The Association for Science Education


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Contents and Editorial

Issue: September 2016 362

Author: Editor: Geoff Auty

Extract: Moving to the next level takes place at age 11 in England and Wales and involves many changes for young people: a larger establishment, a longer journey each day, different teachers for each subject, being the youngest cohort in school instead of the oldest, and more. It seems that most children look forward to the opportunity to learn science in a laboratory in their new school, but are often disappointed by the lack of practical activity. In this edition, our special theme considers problems associated with the transition from primary to secondary school and welcome Sue Collins and Michael Reiss as guest editors.

Science note: The windowpane oyster, Placuna placenta, as a source of capiz shell

Issue: September 2016 362

Extract: Allan Mills describes the use of capiz shells for making lampshades, including the process that makes them translucent and the controls on harvesting them to maintain a stable population.

Science note: Making ink for Magna Carta

Issue: September 2016 362

Extract: Peter Borrows discusses how ink was manufactured centuries ago and challenges us to reproduce the method in modern times.

Science note: Metalloids, semiconductors, semimetals and poor metals

Issue: September 2016 362

Extract: Christopher Talbot explains that the simple division of solid elements into metals and non-metals is not so simple, with possibly four intermediate stages.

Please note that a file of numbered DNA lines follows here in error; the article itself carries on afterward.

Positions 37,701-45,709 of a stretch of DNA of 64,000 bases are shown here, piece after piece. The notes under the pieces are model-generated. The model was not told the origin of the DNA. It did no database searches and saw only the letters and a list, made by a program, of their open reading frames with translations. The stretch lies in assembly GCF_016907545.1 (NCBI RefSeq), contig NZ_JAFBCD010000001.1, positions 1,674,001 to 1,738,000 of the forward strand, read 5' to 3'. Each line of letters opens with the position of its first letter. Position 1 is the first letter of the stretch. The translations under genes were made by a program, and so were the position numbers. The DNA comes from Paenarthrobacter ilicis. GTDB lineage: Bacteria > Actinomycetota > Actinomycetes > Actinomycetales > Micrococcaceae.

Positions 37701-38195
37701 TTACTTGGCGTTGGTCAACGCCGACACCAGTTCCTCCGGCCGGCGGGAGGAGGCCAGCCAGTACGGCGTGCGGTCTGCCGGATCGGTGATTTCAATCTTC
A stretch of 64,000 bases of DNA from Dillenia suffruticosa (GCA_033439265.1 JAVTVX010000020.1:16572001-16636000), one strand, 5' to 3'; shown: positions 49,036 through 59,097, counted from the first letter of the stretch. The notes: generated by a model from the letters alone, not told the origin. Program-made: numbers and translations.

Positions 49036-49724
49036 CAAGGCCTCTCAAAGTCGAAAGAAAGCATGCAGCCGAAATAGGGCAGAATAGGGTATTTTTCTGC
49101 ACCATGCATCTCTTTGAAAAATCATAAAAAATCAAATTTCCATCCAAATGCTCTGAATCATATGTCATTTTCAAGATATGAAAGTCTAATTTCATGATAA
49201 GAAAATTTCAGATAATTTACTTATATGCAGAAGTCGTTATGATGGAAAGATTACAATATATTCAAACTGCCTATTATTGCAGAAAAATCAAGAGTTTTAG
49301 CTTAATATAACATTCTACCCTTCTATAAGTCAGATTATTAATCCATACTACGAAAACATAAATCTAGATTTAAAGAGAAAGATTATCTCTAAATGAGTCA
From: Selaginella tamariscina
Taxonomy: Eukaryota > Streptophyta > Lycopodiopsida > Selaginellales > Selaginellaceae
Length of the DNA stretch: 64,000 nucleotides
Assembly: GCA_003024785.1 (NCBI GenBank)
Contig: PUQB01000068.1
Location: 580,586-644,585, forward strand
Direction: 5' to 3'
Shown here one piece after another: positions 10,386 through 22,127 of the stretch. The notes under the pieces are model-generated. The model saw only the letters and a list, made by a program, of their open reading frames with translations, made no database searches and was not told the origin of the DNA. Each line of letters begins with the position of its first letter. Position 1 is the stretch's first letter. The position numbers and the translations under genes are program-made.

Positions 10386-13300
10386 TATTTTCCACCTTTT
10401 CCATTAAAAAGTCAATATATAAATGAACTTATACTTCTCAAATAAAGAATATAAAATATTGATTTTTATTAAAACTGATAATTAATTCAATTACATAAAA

Theme editorial: Science during primary–secondary transition

Issue: September 2016 362

Author: Sue Collins and Michael J. Reiss

Extract: The issues and challenges for pupils and teachers raised and discussed in this special issue of School Science Review on science during primary–secondary transition have exercised the minds of teachers, researchers and education departments in many countries for decades. The underlying aim of science education for pupils during transition from primary to secondary schooling continues to be continuity and progression in their learning.

Oh no, not this again! Improving continuity and progression from primary to secondary science

Issue: September 2016 362

Author: Martin Braund

Extract: Progression and continuity are cornerstones of the National Curriculum for England and yet it seems these slip after pupils transfer to secondary school, causing pupils to regress in science. Part of the solution is to provide continuity with challenge without repeating what has already been experienced and achieved. This article describes bridging work in science and how it was received by pupils, with some suggestions on how to get the most out of these approaches.

Science learning in the outdoors to support primary–secondary transition

Issue: September 2016 362

Author: Karen Kerr